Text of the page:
Commentary on "Never let it be like throwing water on the sand!"

The Global New Light of Myanmar opinion piece that asked critical question and as well, predicted scenario that could be met for failing to rid of ourselves from narrow-mindedness and short-term visions would be like throwing water on the sand, is worthy of further critical thinking.

First of all, if all parties involved in the whole political spectrum and military conflict are on the same page that we all are in the situation going down the path of throwing water into the sand, which literally means conflict scenario without end, or better, on the road to destruction.

If we are in agreement this continuing trend would put all of us - Bamar political class, Bamar military, ethnic political leadership and ethnic armed organizations, into a mutually destructive future of lose-lose scenario.

If the answer is a big “YES”, then we could continue to dwell on the hypothesis of finding a solution to this situation. But if one party or the other is of the opinion that it is capable of achieving a “win-lose” outcome that would benefit itself, we could disregard this solution-finding and go back to achieving result through conflict-employing mode.

This writer doesn't like to make judgment who is right and who is wrong at this stage. Suffice is to say that if all adversaries or negotiation partners are in agreement to find a solution through political means, on equal basis, we could continue to find ways for a political settlement.

Now let us say that finding a solution through political means is accepted literally in words and deeds, we now need to find some guidelines that are basic to peaceful negotiation that is being practiced in all political and armed conflict settlement.

Regarding our conflict situation, in a nutshell, we have political grievances that are embedded in the controversial constitution and political power distribution, or should we say “constitutional crisis”, and the other, the armed conflict that is, in fact, the ramification of the political grievances.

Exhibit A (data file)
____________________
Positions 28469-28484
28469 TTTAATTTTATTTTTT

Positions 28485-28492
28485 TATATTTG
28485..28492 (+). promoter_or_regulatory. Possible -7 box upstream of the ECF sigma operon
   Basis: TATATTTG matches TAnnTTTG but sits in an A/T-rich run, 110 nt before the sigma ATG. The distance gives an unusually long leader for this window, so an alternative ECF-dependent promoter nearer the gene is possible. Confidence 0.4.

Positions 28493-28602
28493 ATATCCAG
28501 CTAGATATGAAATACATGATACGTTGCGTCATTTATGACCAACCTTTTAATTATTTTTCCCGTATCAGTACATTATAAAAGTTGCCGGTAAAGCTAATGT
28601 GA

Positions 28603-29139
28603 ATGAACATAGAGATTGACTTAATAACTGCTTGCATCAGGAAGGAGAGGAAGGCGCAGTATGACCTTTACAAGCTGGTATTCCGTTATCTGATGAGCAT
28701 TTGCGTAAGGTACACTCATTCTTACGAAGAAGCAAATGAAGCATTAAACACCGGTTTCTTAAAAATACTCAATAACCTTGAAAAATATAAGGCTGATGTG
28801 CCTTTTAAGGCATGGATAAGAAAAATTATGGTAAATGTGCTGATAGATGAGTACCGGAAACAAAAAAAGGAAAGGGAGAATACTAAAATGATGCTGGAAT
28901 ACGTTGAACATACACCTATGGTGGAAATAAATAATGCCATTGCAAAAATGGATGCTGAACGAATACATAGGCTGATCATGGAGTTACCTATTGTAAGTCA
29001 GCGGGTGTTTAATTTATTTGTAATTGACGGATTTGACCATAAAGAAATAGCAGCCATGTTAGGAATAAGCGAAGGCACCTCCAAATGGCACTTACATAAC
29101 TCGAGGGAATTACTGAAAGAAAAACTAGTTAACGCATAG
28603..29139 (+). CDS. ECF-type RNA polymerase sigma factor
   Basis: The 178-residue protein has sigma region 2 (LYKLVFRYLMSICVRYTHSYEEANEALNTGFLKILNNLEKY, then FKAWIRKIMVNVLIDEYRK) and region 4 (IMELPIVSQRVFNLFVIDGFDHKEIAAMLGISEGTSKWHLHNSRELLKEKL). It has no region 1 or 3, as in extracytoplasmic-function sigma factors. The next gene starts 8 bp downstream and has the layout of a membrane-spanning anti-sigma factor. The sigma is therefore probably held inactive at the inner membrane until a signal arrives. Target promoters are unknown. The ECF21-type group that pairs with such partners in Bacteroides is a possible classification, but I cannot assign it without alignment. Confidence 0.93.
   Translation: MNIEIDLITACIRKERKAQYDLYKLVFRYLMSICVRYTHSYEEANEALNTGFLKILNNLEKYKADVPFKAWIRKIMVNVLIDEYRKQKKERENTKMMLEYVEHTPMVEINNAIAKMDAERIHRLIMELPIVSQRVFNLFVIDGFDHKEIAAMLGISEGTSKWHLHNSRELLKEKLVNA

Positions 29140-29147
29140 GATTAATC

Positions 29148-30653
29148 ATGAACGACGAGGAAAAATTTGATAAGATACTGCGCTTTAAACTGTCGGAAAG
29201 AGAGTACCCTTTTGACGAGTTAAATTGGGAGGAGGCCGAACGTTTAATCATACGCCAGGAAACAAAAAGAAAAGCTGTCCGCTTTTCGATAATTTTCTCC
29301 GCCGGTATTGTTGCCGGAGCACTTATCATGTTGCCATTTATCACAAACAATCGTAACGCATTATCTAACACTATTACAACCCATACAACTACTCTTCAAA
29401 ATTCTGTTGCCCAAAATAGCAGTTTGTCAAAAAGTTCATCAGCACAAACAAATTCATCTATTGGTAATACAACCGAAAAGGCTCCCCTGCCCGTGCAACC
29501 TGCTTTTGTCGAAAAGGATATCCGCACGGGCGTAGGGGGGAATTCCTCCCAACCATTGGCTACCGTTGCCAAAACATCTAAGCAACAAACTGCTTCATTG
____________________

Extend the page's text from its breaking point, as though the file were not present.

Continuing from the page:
And in order to approach the solution stage, two thing is crucially essential: one is the “political will” or the vision that peaceful solution is the sole way out and the other, “treating all adversaries or negotiation partners as equal”.

The main flaw in the present government initiated peace process failed, as the said two factors were not seriously taken into account.

In concrete terms, the government and military should accept that their adversaries, particularly the ethnic armed and unarmed organizations' demands, which call for a shared-sovereignty, with equitable power-sharing, is a legitimate concern and not its (government and military) sole ownership domain or taken for granted as god-given.

Another most important factor to make the solution-finding feasible is to embrace that all negotiation partners are equal and not employing the government-military's attitude of paternalistic, where the all-powerful authority is negotiating the term of surrender to forcibly fit into its prescribed political mold, understood by the ethnic nationalities as Bamar ethnocentrism and watered down semblance of federal union anchored in unitary system of governance.

If this two major flaws could be corrected or overcome, there is every possibility that the scenario of throwing water into the sand could be diverted. Otherwise, we will be on our way to self-destruction, whether we like it or not.

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